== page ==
Journal of Clinical and Preventive Cardiology

: 2016  |  Volume : 5  |  Issue : 1  |  Page : 29--30

Hypertension with obstructive sleep apnea

Bornali Datta, Ashish Kumar Prakash 
 Department of Respiratory and Sleep Medicine, Medanta The Medicity, Gurgaon, Haryana, India

Correspondence Address:
Bornali Datta
Senior Consultant, Department of Respiratory and Sleep Medicine, Medanta - The Medicity, Sector 38, Gurgaon - 122 001

How to cite this article:
Datta B, Prakash AK. Hypertension with obstructive sleep apnea.J Clin Prev Cardiol 2016;5:29-30

How to cite this URL:
Datta B, Prakash AK. Hypertension with obstructive sleep apnea. J Clin Prev Cardiol [serial online] 2016 [cited 2022 May 26 ];5:29-30
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Full Text

Hypertension is one of the most common diseases encountered by the general physicians. On the contrary, obstructive sleep apnea (OSA) and other sleep disordered breathing (SDB) are not so common and are often underdiagnosed. Hypertension when combined with OSA has a poor outcome and it is very difficult to manage if OSA is not managed properly. There are common risk factors for both the diseases which can lead to problems such as aging, obesity (i.e., body mass index), gender, smoking, and dyslipidemia, either together or alone. Overall, they both have a bidirectional effect. [1],[2]

Two entities have been described as follows: [3],[4]

OSA definitions, as described, have been markedly influenced by hypertension itself. OSA is defined as apnea-hypopnea index (AHI) of at least 10-14 events/h or AHI between 5 and 14 events/h with documented hypertension, ischemic heart disease, history of stroke, or symptoms of excessive daytime sleepiness, impaired cognition, mood disorders, or insomnia that existOSA syndrome is defined by the AHI as the number of apneas and hypopneas per hour of sleep ≥5 events/h and persistent complaints of excessive daytime somnolence, unrefreshing sleep, or fatigue.The evidence now clearly demonstrates that hypertensive patients with OSA are at an increased risk of developing resistant hypertension. The presentation which is first reported to general practitioner can be confusing and the patient needs to be evaluated by a sleep specialist.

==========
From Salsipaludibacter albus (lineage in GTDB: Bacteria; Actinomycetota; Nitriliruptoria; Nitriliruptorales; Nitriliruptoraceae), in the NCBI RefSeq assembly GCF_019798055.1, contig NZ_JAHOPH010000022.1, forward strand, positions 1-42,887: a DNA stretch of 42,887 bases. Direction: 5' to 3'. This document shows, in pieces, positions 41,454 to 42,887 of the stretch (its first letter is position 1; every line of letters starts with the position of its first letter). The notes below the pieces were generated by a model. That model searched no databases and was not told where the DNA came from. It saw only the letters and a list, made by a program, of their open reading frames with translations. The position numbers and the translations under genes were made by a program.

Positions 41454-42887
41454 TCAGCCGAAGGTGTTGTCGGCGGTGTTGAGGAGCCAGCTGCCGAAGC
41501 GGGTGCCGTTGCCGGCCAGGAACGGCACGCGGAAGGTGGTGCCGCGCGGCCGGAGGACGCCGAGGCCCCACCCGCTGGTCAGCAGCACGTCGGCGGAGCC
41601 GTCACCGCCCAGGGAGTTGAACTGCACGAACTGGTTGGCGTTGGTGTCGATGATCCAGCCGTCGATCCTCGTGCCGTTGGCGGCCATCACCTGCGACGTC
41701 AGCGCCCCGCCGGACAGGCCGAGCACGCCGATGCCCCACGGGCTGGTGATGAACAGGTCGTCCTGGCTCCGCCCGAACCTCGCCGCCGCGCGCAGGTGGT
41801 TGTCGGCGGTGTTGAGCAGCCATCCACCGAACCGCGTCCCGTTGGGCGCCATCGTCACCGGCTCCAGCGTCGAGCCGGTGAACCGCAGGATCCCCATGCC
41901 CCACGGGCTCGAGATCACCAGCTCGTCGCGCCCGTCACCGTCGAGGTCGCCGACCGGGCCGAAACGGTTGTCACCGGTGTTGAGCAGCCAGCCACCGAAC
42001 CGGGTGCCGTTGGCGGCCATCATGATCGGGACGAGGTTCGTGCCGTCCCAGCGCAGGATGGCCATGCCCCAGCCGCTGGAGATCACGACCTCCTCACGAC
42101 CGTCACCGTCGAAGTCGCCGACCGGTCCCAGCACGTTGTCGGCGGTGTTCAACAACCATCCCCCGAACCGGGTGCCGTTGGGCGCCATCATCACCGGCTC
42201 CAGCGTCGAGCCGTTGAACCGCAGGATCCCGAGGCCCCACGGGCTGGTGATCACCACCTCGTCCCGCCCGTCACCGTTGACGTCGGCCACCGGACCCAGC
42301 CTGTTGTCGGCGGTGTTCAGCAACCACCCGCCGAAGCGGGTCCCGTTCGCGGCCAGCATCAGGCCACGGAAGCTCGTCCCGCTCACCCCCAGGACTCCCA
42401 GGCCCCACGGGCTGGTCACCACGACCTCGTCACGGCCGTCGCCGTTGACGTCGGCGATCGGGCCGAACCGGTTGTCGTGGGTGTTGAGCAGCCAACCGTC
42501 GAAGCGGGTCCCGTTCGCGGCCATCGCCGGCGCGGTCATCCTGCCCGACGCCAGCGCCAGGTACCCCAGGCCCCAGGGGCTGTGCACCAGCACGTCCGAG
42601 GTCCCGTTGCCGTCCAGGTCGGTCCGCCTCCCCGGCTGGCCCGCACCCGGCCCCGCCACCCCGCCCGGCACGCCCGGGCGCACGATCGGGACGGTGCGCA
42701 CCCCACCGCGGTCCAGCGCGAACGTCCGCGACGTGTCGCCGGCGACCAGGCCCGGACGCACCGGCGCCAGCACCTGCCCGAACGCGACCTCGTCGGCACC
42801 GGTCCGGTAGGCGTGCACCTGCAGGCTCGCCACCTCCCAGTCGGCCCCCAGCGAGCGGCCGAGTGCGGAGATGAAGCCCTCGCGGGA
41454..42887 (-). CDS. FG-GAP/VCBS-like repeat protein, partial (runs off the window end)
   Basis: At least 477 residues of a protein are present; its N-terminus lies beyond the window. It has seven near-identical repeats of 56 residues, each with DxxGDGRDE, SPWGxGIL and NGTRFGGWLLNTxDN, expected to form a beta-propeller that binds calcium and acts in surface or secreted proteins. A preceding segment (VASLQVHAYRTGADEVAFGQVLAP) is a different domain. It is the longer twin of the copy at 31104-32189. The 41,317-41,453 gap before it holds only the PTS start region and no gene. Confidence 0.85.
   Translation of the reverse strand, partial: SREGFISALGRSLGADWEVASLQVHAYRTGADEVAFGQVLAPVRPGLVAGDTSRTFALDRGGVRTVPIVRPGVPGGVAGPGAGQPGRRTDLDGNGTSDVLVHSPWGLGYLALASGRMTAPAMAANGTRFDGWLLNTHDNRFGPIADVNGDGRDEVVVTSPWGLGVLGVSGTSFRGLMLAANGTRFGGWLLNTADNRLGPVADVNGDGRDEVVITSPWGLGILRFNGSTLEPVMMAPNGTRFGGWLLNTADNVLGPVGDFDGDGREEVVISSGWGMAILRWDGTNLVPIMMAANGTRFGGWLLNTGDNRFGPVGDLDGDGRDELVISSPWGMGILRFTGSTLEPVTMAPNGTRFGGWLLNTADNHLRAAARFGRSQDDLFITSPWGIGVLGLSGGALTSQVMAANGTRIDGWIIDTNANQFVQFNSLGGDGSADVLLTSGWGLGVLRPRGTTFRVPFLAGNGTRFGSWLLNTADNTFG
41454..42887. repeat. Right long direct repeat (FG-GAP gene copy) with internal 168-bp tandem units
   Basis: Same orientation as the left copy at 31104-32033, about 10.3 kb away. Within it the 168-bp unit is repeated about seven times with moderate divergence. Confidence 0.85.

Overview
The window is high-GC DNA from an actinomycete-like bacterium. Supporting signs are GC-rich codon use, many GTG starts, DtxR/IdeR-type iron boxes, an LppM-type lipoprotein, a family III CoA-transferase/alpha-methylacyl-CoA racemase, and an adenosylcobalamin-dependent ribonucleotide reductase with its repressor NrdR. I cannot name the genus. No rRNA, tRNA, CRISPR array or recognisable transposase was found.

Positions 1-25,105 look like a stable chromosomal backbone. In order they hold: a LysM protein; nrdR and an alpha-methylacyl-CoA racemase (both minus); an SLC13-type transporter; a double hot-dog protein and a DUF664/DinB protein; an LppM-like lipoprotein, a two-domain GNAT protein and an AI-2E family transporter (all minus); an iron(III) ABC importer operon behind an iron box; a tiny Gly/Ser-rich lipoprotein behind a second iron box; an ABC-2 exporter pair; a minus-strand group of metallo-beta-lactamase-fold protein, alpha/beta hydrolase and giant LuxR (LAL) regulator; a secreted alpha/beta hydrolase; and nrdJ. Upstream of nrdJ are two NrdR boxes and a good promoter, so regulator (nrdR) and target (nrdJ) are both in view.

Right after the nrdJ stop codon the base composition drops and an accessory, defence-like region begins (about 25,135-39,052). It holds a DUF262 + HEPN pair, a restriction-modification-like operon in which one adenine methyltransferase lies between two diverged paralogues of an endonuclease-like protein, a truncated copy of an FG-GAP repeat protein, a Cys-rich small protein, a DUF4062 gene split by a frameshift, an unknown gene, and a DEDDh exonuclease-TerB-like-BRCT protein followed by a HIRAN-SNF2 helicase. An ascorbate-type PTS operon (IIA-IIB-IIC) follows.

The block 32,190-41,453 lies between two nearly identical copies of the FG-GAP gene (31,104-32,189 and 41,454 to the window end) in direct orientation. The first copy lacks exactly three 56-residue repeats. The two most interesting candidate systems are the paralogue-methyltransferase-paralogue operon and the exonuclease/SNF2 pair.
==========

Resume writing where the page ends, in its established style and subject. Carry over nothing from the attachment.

In OSA patients, it is the fragmented sleep and intermittent hypoxemia with or without CO 2 retention which alter the autonomic and hemodynamic responses to sleep. Sympathetic nerve activation and high serum catecholamine levels are the functions of periodic hypercapnia and hypoxemia due to apnea-hypopnea episodes. Impaired baroreflex sensitivity and the continuous activation of the renin-angiotensin-aldosterone axis also contribute to OSA-associated cardiovascular disorders. It has been reported that patients with OSA have a higher prevalence of isolated diastolic hypertension and the underlying mechanism might be due to the tachycardia and shortening of cardiac diastole. Research has demonstrated that patients with both OSA and primary hyperaldosteronism are more likely to develop drug-resistant hypertension. Most importantly, sleep deprivation from OSA is associated with endothelial dysfunction and arterial stiffness, both of which initiate and accelerate the development of hypertension. There are specific categories of hypertension related to OSA; the most common and clinically relevant categories are resistant hypertension, nocturnal hypertension, and masked hypertension. [5],[6]

The management of OSA with hypertension is by giving antihypertensive and proper management of the OSA component. The diagnostic tool is polysomnography which can differentiate SDB such as OSA, central sleep apnea, and others. The gold standard for the diagnosis of SDB is in laboratory-attended polysomnography. It is a diagnostic test where the patient is made to sleep under observation, and comprehensive recording of biophysical changes during sleep is performed with the help of various parameters. There are both attended and unattended sleep studies. There is a debate regarding cost-effectiveness and compliance with respect to home sleep testing (HST), which is unattended versus laboratory polysomnography, as more compliance is found with HST. [7],[8] Once OSA is diagnosed, its severity is graded on the basis of AHI (mild: 6-15/moderate: 16-30/severe: >30). [4]

The treatment includes conservative management such as weight reduction, avoidance of alcohol and sleeping pills, and good sleep hygiene. Other interventions such as uvulo-palato-pharyngoplasty and mandibular appliances are also advised in specific cases.

The treatment of choice for OSA is positive airway pressure (PAP) either Bilevel PAP or continuous. Continuous PAP (CPAP) therapy has been found to be successful for reducing OSA. However, the four available meta-analyses have found that the effect of prolonged CPAP therapy on ambulatory blood pressure is small (1-2 mmHg reduction). [9],[10],[11] The compliance of CPAP is a major concern, and the poor results of meta-analysis may be attributed to that. Recently, two prospective studies have reported that (i) normotensive subjects with OSA were characterized over a 12-year follow-up by a significant increase in the risk of developing hypertension and (ii) the risk of new-onset hypertension was lower in subjects treated with CPAP, although the benefit seemed restricted to those with daytime sleepiness. [12],[13]


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